I saw a film the other week, “Uganda Rising”, at an evening organised by Kalabash Uganda. For more info about this film, visit www.ugandarising.com
The main reason why I wanted to attend the film show was that I know so little about what is happening in Northern Uganda. I was aware that children were being kidnapped from their homes in villages and being forced to fight for a rebel army and commit atrocities against each other. I was also aware that, as a result, many children were walking for miles every night into the cities so that they could sleep in safety.
I was subsequently told that at least one Acholi woman has told people to boycott this film because it is slanted to present President Musaveni in a favourable light. However, I found that the film does criticise Musaveni to some extent.
I have recently met two young Acholi women whom I will soon interview about a Ugandan project they are involved with, which supports women and children.
Most of the information that follows comes from the film, and a bit comes from other sources.
There were negotiations between President Musaveni and various different rebel leaders in the 1980s, but these broke down when Musaveni said he was tired of negotiating. At that time, although Joseph Kony’s forces were wandering around with guns, and with their fingers on the triggers all the time, there was no violence. Everything was peaceful until the negotiations ended.
Kony subsequently formed the Lord’s Resistance Army. Their activities seem confined to terrorising the Acholi people of Northern Uganda. This despite the fact that Kony is himself an Acholi.
Kony attacked people and abducted many children from their homes in villages, forcing them to fight for the Lord’s Resistance Army (LRA). Part of their army training involved shooting each other and many of them died in this way. A lot of their activities involve mutilating people. One woman described how LRA people cut off her lips, leaving her permanently disfigured. An ex-LRA member spoke of how he and his comrades were ordered to cut off a woman’s hands and feet before killing her.
The LRA would raid the villages at night, so parents were forced to send their children into the cities at night. The film showed children sleeping in shelters. One UN observer stated that she saw many children walking towards the city at night and, as it got darker, they didn’t walk, they ran.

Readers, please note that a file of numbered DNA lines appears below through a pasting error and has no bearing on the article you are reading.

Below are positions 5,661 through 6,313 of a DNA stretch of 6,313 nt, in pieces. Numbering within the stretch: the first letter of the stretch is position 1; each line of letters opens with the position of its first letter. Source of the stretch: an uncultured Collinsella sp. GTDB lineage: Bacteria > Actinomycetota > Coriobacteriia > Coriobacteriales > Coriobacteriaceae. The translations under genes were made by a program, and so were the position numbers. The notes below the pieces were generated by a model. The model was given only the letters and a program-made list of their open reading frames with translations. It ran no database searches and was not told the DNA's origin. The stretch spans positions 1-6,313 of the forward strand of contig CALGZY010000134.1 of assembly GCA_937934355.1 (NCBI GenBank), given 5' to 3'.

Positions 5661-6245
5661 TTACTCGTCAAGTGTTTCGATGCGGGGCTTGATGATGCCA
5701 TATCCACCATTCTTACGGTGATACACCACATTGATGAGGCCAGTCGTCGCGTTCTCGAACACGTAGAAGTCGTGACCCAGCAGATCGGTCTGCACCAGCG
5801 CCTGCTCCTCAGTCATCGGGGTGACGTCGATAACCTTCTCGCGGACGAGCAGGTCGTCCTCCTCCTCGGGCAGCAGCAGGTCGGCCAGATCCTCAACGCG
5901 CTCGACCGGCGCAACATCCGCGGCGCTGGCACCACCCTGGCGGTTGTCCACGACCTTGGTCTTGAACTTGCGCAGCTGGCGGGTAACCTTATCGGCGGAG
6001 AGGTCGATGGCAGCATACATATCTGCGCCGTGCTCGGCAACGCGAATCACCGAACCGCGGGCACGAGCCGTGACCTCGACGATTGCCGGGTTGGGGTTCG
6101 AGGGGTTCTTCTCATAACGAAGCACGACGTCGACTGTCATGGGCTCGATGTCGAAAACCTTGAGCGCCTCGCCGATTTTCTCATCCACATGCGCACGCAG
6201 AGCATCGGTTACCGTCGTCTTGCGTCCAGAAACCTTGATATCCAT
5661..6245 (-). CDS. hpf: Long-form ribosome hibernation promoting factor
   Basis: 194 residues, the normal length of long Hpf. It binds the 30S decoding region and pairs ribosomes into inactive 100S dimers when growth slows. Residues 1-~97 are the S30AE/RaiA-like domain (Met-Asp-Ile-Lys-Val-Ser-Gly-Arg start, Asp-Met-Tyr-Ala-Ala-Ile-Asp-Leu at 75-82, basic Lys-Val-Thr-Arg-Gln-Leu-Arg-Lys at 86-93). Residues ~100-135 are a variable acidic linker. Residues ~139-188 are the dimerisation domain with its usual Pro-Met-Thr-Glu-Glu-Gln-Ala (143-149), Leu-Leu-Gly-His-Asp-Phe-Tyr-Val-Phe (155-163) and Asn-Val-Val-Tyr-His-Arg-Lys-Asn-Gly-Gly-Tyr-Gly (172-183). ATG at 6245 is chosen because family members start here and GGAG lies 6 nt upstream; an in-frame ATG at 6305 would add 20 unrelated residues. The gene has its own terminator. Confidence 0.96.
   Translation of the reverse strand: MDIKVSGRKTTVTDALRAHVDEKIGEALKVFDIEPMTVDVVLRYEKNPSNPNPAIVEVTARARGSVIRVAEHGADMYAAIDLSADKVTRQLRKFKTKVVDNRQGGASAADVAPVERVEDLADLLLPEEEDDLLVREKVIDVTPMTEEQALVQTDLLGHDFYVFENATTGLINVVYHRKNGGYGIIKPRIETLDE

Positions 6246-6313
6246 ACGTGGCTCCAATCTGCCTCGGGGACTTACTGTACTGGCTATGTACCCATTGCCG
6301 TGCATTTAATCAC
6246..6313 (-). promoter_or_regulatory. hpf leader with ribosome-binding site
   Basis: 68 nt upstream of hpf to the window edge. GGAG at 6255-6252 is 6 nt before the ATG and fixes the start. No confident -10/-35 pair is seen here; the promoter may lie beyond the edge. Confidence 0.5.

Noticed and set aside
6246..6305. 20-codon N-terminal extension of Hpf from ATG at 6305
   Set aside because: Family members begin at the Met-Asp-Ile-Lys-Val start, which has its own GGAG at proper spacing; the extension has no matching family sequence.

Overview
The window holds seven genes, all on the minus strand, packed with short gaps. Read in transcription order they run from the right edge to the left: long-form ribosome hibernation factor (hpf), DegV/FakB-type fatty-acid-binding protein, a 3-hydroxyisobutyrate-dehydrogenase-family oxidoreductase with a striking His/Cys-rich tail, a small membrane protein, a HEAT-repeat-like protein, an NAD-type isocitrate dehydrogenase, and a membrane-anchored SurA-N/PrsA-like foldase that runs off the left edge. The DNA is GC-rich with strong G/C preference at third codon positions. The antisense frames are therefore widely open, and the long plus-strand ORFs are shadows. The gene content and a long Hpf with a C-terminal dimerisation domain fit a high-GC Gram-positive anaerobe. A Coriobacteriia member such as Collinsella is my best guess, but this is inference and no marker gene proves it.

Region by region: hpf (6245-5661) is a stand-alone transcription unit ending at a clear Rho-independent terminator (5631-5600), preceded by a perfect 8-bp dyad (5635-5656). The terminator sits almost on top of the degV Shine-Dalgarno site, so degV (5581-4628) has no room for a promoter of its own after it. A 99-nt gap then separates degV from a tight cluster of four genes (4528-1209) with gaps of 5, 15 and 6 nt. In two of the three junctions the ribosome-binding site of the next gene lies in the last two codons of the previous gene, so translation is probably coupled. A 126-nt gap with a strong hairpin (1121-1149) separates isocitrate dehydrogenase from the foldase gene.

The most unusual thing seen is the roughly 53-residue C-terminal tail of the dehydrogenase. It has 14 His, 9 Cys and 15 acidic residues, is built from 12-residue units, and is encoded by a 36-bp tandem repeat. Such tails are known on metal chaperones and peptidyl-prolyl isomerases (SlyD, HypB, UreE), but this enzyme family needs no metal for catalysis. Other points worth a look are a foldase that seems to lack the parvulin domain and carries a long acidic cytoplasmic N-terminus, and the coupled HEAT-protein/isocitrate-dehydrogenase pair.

Museveni’s government moved the majority of the Acholi people into camps supposedly for their protection, but did not provide adequate military personnel to protect them. Most of the people in the camps are women and children. Moving them into the camps just made it easier for LRA members to rape the women and abduct the children. Plus, the camps lacked basic provisions such as food and medicine.
So the children still have to leave the villages and camps every night and head into the cities for their own protection. They sleep in shelters, in churches and on the street. I was told by a young Ugandan woman that, even when she visits her family on holiday, by nighttime they have to be out of the village.
The children stay in the shelters without adult supervision. Some of the older ones are having sex with each other, with the inevitable consequences of pregnancies and STIs. Although Uganda is often portrayed as an African success story in terms of treatment of HIV and AIDS, the rate of infection is higher in this part of the country.
The film also depicted many children in child-headed households. Children have to care for their younger siblings and grandparents, run a household and try to get an education. I have seen pictures like this before, e.g. from South Africa, where there are so many AIDS orphans. These Ugandan children have been orphaned, not by disease but by conflict.
The children are desperate for education. The film showed children in the shelters, studying via the light of flashlights.
The Ugandan government now has a policy of extending amnesty to ex-LRA members, excluding Kony and his senior officials. LRA personnel who come out of the bush and surrender have to confess to their wrongdoings and make restitution to those whom they have harmed, and/or their surviving family members.
I was particularly pleased to see that they also perform a public ritual of cleansing. I am pleased to see them drawing on their ancient traditions, although the ritual involves cutting an animal in half, which is obviously very cruel. I would like to see them substitute a modern equivalent which did not involve the taking of more innocent life.
On the one hand, I am glad many people are leaving the LRA, coming out of the bush, making restitution and being reintegrated into the community.
But the people in the camps are not as fortunate. They are still highly vulnerable. I think of the woman with no lips. She has been offered no compensation or support to get on with her life.
I also think about the children having to travel into the cities night after night, just to be safe. Just to get a good night’s sleep. I wonder what kind of future they are going to have.
I also think of the many children who have been born in the bush, fathered by Kony and other LRA men. What does the future hold for them?
Unlike some other conflicts, we don’t get much information about the situation in Northern Uganda. It is not on the news or portrayed much in the media. This conflict has raged since 1986. A million and a half Acholi people have been displaced.